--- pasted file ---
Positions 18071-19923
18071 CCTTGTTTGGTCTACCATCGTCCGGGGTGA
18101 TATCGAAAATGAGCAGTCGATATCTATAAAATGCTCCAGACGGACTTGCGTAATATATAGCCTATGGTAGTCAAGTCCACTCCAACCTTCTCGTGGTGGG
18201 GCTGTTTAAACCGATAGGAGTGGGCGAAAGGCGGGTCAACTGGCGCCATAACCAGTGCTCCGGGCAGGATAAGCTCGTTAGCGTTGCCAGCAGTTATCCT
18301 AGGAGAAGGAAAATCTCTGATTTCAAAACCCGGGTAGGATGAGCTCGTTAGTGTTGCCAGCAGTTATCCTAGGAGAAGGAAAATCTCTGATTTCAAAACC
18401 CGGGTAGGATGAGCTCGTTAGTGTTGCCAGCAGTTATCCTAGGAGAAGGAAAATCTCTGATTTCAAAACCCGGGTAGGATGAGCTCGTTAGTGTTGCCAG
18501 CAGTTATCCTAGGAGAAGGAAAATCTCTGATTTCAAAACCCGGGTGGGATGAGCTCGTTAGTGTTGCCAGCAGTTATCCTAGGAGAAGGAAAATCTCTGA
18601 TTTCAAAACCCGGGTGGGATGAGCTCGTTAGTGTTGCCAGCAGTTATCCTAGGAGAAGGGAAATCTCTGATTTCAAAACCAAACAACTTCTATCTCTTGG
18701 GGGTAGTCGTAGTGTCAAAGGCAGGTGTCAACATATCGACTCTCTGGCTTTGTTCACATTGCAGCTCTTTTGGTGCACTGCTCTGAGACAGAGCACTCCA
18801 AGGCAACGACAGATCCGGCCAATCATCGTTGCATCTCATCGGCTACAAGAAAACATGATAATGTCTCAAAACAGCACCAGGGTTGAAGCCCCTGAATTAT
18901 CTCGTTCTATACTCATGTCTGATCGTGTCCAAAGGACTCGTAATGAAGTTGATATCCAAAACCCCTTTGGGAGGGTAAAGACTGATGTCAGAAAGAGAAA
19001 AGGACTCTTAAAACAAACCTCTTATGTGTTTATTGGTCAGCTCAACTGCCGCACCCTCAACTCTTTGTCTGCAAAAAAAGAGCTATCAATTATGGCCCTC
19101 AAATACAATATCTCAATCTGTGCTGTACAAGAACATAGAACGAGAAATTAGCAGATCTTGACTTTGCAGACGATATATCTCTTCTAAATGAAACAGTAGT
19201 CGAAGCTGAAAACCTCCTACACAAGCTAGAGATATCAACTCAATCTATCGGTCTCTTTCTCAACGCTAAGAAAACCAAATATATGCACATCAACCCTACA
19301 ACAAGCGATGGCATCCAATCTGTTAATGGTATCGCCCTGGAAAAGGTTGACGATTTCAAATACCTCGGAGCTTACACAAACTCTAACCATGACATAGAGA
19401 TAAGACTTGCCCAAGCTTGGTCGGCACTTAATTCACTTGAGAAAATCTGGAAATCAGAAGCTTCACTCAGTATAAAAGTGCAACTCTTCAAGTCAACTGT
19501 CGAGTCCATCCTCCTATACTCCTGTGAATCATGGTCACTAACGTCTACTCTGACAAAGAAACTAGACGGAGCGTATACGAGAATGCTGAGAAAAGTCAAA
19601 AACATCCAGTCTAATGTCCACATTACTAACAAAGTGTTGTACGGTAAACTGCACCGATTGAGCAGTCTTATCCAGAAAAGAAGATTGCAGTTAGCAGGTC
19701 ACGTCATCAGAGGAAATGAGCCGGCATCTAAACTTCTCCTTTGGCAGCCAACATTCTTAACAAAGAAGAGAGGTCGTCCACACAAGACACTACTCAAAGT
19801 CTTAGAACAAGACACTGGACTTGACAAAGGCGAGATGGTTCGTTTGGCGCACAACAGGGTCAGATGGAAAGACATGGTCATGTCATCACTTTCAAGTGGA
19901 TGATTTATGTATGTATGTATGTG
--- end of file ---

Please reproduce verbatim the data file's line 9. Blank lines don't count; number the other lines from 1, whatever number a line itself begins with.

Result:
18701 GGGTAGTCGTAGTGTCAAAGGCAGGTGTCAACATATCGACTCTCTGGCTTTGTTCACATTGCAGCTCTTTTGGTGCACTGCTCTGAGACAGAGCACTCCA